So Sunday night we finally went back to eat at the new BBQ place in the Mission. This event stands out because the first and only other time we ate there was the night Paco died.
I've debated writing about the details of that night not because I'm afraid of what other people think (it doesn't matter, I've beaten myself up more than anyone possibly could), but because I just want to be over it. I want to be done, but then someone asks me about what happened and I, literally, can't speak anymore. I know you can't rush healing, but not talking about it certainly can't help, so I'm hoping that finally writing about it will prove at least somewhat cathartic.
We moved into the cottage last summer. Previously Aaron had lived in the "front house" with his four roommates. When the cottage came up for rent, we jumped on it since property like that is nearly impossible to find in the city. It took an hour long interview with the landlord, but he eventually conceded that Paco was an exceptional dog, despite being a pit bull, and allowed us to move in.
For months, things went swimmingly. We remodeled the heck out of the cottage and, except for Paco's removal of the cat door during a fireworks induced freak-out, the place improved ten-fold. The white picket privacy fence that separated our two yards was often open to accommodate large parties or share laundry. The entire property was so secure that doors were often left unlocked and people (Paco included) moved freely between houses.
Just after the New Year, while vacationing in Mexico, we decided to add Xochitl to our family. We had just one day to make our decision and, at the 11th hour, we finally heard back from the landlord. He approved adding a dog to the lease provided we pay a reasonable pet deposit increase and fix the fence. "We haven't gotten any complaints yet from the front house," he wrote, "but I'd like to keep it that way."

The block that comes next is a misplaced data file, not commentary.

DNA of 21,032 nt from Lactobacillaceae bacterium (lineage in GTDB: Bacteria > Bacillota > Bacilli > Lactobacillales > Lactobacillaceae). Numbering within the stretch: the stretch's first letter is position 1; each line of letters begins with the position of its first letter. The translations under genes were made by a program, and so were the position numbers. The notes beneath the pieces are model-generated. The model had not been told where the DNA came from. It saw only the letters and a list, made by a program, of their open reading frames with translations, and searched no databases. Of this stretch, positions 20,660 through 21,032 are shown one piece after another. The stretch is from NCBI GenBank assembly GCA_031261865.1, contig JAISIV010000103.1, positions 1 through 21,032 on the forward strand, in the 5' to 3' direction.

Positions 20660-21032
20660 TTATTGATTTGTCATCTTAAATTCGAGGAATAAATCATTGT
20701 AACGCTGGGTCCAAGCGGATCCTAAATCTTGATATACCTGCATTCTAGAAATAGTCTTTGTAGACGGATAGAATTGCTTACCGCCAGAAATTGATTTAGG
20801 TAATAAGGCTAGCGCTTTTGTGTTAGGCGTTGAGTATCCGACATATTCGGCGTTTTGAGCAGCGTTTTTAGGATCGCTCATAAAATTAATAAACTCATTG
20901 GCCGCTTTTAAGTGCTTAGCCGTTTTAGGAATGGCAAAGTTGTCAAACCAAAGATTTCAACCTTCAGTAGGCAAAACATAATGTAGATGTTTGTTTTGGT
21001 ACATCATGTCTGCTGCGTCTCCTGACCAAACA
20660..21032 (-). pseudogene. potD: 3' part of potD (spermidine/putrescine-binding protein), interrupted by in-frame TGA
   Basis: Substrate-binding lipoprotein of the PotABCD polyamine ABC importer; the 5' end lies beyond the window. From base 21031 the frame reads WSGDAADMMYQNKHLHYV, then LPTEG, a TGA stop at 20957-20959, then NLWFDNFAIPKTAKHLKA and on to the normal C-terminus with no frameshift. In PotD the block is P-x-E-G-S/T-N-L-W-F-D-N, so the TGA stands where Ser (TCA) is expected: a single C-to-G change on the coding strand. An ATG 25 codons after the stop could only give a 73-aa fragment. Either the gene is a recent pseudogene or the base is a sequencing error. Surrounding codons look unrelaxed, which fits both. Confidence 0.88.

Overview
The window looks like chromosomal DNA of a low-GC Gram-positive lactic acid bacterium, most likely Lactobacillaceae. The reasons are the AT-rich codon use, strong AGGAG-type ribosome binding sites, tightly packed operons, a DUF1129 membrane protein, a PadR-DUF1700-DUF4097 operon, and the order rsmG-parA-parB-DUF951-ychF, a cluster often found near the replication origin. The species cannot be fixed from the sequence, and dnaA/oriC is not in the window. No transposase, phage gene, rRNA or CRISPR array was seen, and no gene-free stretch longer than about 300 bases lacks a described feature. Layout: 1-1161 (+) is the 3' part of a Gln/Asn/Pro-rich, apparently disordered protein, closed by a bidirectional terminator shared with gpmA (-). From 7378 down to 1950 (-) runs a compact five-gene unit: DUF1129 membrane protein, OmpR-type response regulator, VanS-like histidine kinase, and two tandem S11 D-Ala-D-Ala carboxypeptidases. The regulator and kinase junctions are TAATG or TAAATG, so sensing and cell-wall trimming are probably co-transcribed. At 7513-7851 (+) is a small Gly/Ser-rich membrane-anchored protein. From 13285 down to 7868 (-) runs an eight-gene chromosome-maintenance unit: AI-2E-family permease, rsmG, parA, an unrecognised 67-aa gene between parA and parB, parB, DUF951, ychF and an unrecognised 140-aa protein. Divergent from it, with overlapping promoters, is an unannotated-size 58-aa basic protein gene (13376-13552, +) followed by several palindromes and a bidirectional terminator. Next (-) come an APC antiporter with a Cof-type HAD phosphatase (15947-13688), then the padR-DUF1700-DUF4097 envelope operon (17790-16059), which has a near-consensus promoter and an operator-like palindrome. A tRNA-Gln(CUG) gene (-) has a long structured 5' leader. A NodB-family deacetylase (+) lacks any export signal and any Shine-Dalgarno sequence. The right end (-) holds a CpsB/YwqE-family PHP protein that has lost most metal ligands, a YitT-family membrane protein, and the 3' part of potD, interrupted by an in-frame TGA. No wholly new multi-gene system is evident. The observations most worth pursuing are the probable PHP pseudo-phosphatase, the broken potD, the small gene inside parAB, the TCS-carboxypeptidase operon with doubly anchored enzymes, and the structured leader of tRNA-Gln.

We got back from Mexico and hit the ground running. Both Aaron and I had a ton of work to catch up on, not to mention there was a new little distraction in the form of one small hairless dog.
Dango had reported that Paco was destructive in our absence. I chalked it up to lack of exercise, but little part of me was worried that this behavior, coupled with his seemingly more ravenous appetite of late, was actually a sign of an underlying medical issue. Still, I had no time to follow up on my theory as we were getting ready for a huge event at the end of January.
A couple of weeks passed and we finally found a free day to take care of house stuff, which included dog proofing the property as per the landlord's specs. We ran our errands, picked up a new cat door and went home. Well, the cat door was off by 1/4" on each side so we couldn't install, but we managed to jimmy rig the rotten fence into compliance. See, Paco had made it a hobby to pop open one of loose boards and squeeze through to check Pirate's feeding spot on the other side. We'd tried to fix the fence before, but it would always fall apart. This time, we took our task seriously, used extra long screws, bracer bars and, on Paco's favorite loose board, a boulder to wedge it shut.
One week later our big event arrived... it was the Golden Gate Kennel Club Show, one of the largest AKC events in Northern California, and we had a booth. I'd been attending the event for years as a spectator so it felt amazing to actually be exhibiting for the first time.
Saturday morning came along and I headed out the door at 7 am to work the booth. Aaron had the dogs for the day and would send me little texts like, "Cuddling on couch with dogs, making sales?" and, "Just took Paco for walk, now for a beer at Benders". I didn't have any time to reply because, well, we were slammed. In fact, I didn't even have time to eat, save the gross $10 nachos Paul and I split in the morning.